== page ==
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Cambridge History of American Literature: volume 1, Colonial and Revolutionary Literature: Early National Literature: Part I (ed. Trent, William Peterfield, 1862-1939., Erskine, John, 1879-1951., Sherman, Stuart Pratt, 1881-1926., Van Doren, Carl, 1885-1950.) 4 0 Browse Search
Edward Porter Alexander, Military memoirs of a Confederate: a critical narrative 2 2 Browse Search
Knight's Mechanical Encyclopedia (ed. Knight) 2 0 Browse Search
Southern Historical Society Papers, Volume 13. (ed. Reverend J. William Jones) 2 2 Browse Search
Southern Historical Society Papers, Volume 35. (ed. Reverend J. William Jones) 2 0 Browse Search
Southern Historical Society Papers, Volume 25. (ed. Reverend J. William Jones) 1 1 Browse Search
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Edward Porter Alexander, Military memoirs of a Confederate: a critical narrative, chapter 9 (search)
left of the plateau, and necessarily throw them into great confusion. . . . In the meantime Gen. Kershaw came into the field with his brigade, near one of my regiments, the 2d Ga., which still remained in very good order; and my adjutant, Capt. Du Bose, proposed to him to unite that, and some other companies of other regiments, with his command in the attack on the enemy's batteries, to which he assented; and this command, under Cols. Butt and Holmes, accompanied by Capt. Du Bose and Maj. ACapt. Du Bose and Maj. Alexander (my quartermaster, who acted as one of my aides on the field) advanced with Gen. Kershaw's brigade beyond the edge of the wood into the open field, but, under the destructive fire of the enemy's cannon and small-arms, wavered and fell back into the road skirting the pine thicket. . . . My losses were very severe, the total being 194 killed and wounded, out of about 1200 carried into action. I am happy to add that the disorders which did arise were, due rather to the difficulties of
trictly speaking, all bodies are conductors of electricity, but those of relatively very small conductivity are known as non-conductors; for instance:— The conductivity of copper being estimated at 40,000,000, That of water is as 1. Becquerel's table is as follows:— Pure copper wire100 Gold93.6 Silver73.6 Zinc28.5 Platinum16.4 Iron15.5 Lead8.3 In practice: A prime conductor collects and transmits the frictional electricity of the electrical machine. It was introduced by Bose in 1741. A lightning-conductor, for conducting the static or tension electricity of the atmosphere harmlessly to the earth. It consists of a wire, rod, or slip of metal from the top of a house, tower, steeple, or mast, to the ground, or, better still, a ground-plate or system of buried iron pipes. Gray and Wheler, in 1720-1736, made experiments to ascertain the distance through which electric force could be transmitted, using insulated metals. Gray, in 1729, discovered the propertie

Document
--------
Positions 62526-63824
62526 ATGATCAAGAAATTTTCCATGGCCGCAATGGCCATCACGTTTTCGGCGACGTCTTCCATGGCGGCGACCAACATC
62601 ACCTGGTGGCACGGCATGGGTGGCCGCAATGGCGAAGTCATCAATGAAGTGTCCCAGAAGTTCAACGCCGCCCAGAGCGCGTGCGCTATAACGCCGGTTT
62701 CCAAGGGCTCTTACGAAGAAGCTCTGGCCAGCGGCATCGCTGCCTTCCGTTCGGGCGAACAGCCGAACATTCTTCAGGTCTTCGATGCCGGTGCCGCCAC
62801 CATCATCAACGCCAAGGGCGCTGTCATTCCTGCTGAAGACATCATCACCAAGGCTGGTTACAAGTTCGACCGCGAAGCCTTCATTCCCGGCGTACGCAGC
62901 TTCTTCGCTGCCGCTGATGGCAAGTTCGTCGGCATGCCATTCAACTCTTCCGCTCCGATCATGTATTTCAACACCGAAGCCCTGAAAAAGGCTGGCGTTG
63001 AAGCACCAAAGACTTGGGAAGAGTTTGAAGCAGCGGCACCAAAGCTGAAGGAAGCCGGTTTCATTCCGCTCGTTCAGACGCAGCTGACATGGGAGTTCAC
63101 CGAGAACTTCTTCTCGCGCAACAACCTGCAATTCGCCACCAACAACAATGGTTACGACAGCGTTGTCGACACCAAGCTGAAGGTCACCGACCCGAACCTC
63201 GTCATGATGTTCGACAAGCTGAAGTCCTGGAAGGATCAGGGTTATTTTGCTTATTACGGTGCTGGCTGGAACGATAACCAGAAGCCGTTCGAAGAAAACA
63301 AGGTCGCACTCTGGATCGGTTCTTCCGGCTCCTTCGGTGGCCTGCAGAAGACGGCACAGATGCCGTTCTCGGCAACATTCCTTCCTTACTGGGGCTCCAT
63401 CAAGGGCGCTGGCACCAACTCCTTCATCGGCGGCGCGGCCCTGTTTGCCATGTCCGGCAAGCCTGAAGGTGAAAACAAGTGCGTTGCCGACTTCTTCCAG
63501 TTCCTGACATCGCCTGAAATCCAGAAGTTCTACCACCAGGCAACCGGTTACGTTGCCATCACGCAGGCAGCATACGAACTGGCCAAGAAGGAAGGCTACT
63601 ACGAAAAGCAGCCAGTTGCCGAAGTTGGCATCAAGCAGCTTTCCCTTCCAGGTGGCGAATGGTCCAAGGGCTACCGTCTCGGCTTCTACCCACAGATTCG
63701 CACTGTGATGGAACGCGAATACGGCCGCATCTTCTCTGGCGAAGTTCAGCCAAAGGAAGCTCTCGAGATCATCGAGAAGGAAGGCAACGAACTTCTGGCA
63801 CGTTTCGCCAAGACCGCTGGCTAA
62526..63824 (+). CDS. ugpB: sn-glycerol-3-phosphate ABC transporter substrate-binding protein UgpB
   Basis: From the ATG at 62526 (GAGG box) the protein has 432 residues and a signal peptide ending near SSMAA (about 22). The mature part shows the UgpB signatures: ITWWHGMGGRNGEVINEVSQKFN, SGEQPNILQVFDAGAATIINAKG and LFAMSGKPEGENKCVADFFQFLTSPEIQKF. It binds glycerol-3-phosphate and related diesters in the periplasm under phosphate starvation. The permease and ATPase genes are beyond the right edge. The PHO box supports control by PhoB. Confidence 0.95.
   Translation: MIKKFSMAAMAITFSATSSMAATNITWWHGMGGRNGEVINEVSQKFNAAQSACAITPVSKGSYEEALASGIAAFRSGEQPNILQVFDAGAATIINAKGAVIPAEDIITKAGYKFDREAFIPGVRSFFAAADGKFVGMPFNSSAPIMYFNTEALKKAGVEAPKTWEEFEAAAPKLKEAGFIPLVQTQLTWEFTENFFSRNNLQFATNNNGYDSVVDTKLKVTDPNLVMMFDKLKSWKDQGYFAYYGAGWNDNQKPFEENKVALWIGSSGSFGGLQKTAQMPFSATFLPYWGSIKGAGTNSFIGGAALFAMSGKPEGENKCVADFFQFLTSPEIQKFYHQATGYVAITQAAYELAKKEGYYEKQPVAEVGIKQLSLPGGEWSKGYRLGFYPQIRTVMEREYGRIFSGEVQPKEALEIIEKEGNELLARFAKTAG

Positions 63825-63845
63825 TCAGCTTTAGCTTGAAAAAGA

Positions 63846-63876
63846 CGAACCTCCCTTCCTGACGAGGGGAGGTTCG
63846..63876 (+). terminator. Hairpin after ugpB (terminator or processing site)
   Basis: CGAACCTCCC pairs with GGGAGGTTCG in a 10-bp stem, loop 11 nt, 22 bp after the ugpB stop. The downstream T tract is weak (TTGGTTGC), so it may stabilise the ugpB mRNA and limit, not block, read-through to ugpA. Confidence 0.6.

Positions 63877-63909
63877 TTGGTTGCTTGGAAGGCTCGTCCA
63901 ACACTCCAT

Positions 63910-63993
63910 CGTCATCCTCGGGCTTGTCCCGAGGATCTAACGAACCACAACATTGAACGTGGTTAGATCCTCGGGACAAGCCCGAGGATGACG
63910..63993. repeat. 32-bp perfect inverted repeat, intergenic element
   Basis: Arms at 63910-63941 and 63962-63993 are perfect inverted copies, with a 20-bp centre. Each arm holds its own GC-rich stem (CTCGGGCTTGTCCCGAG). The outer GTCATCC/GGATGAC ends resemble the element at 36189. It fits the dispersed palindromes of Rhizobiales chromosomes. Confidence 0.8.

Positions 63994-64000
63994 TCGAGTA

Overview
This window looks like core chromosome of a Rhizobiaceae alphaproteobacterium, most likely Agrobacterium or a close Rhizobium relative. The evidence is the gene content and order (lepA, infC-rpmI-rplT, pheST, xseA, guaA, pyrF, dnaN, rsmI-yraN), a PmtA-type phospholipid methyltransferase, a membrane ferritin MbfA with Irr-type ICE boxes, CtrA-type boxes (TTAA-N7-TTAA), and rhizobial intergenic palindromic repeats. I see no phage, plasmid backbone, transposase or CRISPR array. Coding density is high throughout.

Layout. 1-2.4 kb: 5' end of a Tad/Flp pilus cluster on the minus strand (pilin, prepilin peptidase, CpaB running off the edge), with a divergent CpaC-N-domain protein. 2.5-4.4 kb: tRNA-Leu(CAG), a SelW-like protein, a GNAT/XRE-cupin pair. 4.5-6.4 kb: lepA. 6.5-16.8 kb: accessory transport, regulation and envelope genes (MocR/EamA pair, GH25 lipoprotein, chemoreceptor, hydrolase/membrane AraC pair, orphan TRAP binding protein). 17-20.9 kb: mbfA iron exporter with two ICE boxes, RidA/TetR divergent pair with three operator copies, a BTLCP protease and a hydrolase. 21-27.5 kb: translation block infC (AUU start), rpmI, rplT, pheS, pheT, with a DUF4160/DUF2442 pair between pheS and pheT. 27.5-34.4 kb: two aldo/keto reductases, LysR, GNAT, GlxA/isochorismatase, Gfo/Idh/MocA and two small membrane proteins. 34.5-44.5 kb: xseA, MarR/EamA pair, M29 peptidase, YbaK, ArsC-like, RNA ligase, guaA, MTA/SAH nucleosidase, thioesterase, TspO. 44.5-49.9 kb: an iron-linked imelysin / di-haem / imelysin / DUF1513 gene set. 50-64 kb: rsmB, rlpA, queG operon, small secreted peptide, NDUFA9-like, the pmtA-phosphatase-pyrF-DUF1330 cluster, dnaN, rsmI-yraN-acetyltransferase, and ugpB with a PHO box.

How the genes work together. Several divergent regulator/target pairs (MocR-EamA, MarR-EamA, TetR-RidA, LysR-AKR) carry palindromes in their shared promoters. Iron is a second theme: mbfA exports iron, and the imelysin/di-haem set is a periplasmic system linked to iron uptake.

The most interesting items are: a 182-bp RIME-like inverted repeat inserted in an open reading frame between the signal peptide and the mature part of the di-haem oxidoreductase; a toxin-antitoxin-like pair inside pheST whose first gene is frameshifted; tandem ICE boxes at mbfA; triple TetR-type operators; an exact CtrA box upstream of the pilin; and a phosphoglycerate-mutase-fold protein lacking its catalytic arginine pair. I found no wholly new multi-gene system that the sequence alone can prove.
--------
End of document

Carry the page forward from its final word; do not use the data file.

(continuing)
Cambridge History of American Literature: volume 1, Colonial and Revolutionary Literature: Early National Literature: Part I (ed. Trent, William Peterfield, 1862-1939., Erskine, John, 1879-1951., Sherman, Stuart Pratt, 1881-1926., Van Doren, Carl, 1885-1950.), Chapter 5: Bryant and the minor poets (search)
enough, in the simple thought that personifies and capitalizes: it is She herself that speaks to man, in his different hours, a various language. But it is only casually, as in Among the trees, that he wonders if the vegetable world may not have some dim and faint sense of pleasure and of pain, As in our dreams; only casually, for conscious mysticism was foreign to Bryant's intellect, and the conception had yet to be scientifically investigated in the laboratories of the Hindoo botanist Bose. Here nature, as herself the Life, is simply an hypostasis of the racial imagination in which Bryant so largely shared, just like his intimate personifications of her phenomena, her flowers, her winds, and waters; it is not a philosophic idea, but a primitive instinct. Nature's teachings for men are simply the ideas that suggest themselves to Bryant himself (not inevitably to everyone) when he observes what goes on, or what is before him: The faintest streak that on a petal lies, May sp
Cambridge History of American Literature: volume 1, Colonial and Revolutionary Literature: Early National Literature: Part I (ed. Trent, William Peterfield, 1862-1939., Erskine, John, 1879-1951., Sherman, Stuart Pratt, 1881-1926., Van Doren, Carl, 1885-1950.), Index. (search)